A model of the cover of Action Comics No. 1, featuring Superman, during the press preview for The Art of the Brick: DC Super Heroes Lego exhibition - which has over 120 works, created with more than 2 million LEGO bricks - at the South Bank, London. (Phot

Action Comics No. 1, featuring Superman, created with more than 2 million LEGOs (Photo credit: PA Images/Sipa USA)

Berkeley Author Tackles Origin Story Of DC Comics In Comic-Con Talk

July 19, 2018 - 9:31 am

BERKELEY (KCBS Radio) — Desperate dames, gamy gunsels and dogged detectives graced the country's earliest comic books three years before caped crusaders made their debut -- a little-known fact a Berkeley author is bringing to light.

Nicky Wheeler-Nicholson will lead a panel discussion of her book, "DC Comics Before Superman," at Comic-Con International 2018 in San Diego, the country's biggest comic book convention, this weekend. The event runs Thursday through Sunday.

Nicky Wheeler-Nicholson as moderator of a panel at Comic-Con in San Diego in 2015.
Nicky Wheeler-Nicholson (Photo credit: Michael Dooley)

The Berkeley resident's book covers a little-known publisher, her grandfather, the late Malcolm Wheeler-Nicholson, and his work during the period 1935-1938. These were the years immediately preceding Superman's debut in April 1938.

Malcolm Wheeler-Nicholson in 1934 founded National Allied Publications Inc., which became the company known as Detective Comics, also known as the iconic DC Comics. However, he has received little attention for the accomplishment.

"My grandfather's place in this has been the missing piece of comic book evolution for a long time," Wheeler-Nicholson said in an interview. "He was the publisher and creator of National Allied Publications, and Detective Comics was his idea."

In 1935, the Major, as he was known -- he served in the Army in World War I -- started publishing comic books that were tabloid size, then comic book size, Wheeler-Nicholson said. 

"The comics he used for this were from pulp novels. He was the bridge between the two genres," she said. "He bought pulps and put them on the shelf for artists to look at when drawing their characters."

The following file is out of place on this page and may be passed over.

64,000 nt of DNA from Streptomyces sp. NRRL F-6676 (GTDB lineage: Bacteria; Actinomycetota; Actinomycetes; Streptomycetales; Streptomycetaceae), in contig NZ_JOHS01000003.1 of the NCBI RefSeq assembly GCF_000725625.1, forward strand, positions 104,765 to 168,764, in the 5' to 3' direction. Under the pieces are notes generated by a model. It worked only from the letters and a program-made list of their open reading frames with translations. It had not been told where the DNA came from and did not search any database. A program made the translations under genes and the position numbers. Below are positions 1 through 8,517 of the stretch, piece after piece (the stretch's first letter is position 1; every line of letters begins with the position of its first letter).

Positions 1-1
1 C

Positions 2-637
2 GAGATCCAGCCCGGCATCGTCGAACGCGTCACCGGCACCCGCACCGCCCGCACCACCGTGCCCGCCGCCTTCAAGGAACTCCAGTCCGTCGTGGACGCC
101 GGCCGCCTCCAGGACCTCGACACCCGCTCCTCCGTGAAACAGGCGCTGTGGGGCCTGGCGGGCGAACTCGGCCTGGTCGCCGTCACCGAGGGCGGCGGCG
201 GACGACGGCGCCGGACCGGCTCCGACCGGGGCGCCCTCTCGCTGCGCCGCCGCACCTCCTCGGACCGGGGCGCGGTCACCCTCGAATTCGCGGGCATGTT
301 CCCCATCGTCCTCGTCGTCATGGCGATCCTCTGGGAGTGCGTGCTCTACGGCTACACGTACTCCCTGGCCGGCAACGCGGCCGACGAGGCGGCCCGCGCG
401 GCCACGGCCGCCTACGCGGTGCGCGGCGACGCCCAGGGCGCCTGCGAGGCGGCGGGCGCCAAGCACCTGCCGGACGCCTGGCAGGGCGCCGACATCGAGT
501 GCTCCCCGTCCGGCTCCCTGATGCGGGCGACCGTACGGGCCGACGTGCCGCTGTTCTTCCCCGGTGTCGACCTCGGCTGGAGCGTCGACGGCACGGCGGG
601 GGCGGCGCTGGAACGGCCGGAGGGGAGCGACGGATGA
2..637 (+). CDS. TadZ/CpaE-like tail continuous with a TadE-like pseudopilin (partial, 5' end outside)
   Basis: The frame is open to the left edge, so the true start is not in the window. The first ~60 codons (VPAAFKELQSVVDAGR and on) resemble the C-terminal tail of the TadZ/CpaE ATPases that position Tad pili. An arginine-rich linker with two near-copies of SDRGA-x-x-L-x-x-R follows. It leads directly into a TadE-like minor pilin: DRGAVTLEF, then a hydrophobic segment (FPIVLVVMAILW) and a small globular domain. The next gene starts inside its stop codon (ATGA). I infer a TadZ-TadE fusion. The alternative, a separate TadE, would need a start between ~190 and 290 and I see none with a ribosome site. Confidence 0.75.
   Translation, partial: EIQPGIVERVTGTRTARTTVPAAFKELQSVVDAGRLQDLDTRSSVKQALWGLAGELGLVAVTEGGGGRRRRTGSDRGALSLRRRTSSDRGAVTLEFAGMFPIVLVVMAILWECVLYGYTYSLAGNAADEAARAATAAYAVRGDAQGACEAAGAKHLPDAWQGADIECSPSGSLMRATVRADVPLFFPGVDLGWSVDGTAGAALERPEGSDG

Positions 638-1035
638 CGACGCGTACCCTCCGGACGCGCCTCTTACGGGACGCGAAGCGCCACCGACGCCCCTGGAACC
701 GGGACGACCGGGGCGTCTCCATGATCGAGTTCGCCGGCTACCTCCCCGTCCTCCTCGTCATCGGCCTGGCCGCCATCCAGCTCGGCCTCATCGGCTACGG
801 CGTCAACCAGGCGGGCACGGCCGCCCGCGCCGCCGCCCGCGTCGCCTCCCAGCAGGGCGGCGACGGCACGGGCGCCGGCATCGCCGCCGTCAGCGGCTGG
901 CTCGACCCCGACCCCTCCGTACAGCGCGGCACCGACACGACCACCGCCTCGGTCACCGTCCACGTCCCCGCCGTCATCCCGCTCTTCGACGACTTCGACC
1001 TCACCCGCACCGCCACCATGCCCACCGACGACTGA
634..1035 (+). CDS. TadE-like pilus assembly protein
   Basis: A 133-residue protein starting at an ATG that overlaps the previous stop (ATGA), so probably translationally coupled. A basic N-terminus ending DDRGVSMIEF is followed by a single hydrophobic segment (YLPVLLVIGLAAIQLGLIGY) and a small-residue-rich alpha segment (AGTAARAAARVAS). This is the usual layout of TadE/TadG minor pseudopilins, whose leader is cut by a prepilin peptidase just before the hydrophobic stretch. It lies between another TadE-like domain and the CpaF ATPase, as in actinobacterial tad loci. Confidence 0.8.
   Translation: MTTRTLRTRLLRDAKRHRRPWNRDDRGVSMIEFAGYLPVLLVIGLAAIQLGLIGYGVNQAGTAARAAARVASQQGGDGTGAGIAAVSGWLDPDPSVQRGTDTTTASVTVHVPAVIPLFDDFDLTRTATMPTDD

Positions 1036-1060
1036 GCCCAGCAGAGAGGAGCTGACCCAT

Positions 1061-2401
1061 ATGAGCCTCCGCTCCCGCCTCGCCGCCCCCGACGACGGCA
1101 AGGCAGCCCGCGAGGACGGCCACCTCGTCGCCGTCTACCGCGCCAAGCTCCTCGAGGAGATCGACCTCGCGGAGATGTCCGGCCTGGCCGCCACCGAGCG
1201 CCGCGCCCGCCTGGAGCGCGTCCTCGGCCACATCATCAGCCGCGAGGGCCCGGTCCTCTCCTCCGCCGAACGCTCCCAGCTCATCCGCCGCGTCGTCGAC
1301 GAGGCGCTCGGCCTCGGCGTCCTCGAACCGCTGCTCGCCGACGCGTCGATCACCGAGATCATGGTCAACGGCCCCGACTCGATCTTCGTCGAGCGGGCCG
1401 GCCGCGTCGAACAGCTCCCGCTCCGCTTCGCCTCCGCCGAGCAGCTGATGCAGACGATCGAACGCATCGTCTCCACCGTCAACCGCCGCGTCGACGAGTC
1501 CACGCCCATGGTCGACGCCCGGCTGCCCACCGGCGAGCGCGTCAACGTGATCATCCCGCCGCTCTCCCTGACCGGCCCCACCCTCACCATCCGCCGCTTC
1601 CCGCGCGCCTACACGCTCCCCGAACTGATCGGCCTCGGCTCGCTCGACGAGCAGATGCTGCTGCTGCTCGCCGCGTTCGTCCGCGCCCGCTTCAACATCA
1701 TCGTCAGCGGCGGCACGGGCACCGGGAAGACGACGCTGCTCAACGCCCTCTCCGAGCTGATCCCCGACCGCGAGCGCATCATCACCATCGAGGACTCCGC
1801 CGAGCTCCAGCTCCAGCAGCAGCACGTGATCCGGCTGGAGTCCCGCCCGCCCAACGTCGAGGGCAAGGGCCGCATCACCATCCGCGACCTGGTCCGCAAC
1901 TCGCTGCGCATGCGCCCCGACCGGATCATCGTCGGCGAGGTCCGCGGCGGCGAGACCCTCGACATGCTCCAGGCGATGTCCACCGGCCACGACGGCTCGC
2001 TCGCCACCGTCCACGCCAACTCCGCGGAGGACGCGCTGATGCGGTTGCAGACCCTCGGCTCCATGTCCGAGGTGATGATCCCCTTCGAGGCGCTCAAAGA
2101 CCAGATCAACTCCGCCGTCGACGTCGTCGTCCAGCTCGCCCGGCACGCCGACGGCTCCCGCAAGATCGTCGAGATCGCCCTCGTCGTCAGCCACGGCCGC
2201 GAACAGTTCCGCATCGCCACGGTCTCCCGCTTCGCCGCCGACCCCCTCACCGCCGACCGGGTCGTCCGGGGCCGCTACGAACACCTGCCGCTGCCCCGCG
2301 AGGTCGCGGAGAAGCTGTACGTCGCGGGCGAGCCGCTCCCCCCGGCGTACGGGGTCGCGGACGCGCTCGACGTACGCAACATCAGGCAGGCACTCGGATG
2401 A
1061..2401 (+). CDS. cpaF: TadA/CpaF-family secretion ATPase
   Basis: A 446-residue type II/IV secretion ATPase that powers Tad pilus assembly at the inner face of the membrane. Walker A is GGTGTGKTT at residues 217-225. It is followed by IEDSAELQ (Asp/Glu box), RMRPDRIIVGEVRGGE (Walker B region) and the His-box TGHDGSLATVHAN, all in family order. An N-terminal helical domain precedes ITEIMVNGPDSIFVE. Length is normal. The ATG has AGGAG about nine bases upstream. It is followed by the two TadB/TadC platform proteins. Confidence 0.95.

Hard-boiled detectives and shady ladies characteristic of the pulp genre populated the pages of such comics as "New Fun" and "FUN: The big comic magazine," published by the Major. The comic books also feature cowboy character Jack Woods riding and roping on the range.

According to his granddaughter, "He was the first publisher to see a drawing of Superman and he hired Superman creators Jerry Siegel and Joe Shuster in 1935."

But it all came to an end in 1938, when the Major's partners, Harry Donenfeld and Jack Liebowitz, forced him out of the business just months before the April 1938 Action Comics #1 appeared, marking the debut of Superman lifting a car on the cover.

"But my grandfather wouldn't want to be thought of as a victim," Nicky Wheeler-Nicholson said. "He was a courageous, innovative person who made an incredible brand."

Trina Robbins, a legend in the comic book world who was the first woman to draw Wonder Woman, praised "DC Comics Before Superman."

"The art in the book is gorgeous. Nicky is bringing an important piece of comic book history to light in her book," said Robbins, herself the author of a number of tomes on comic book history. "Most people think it all started with Superman, but it didn't.

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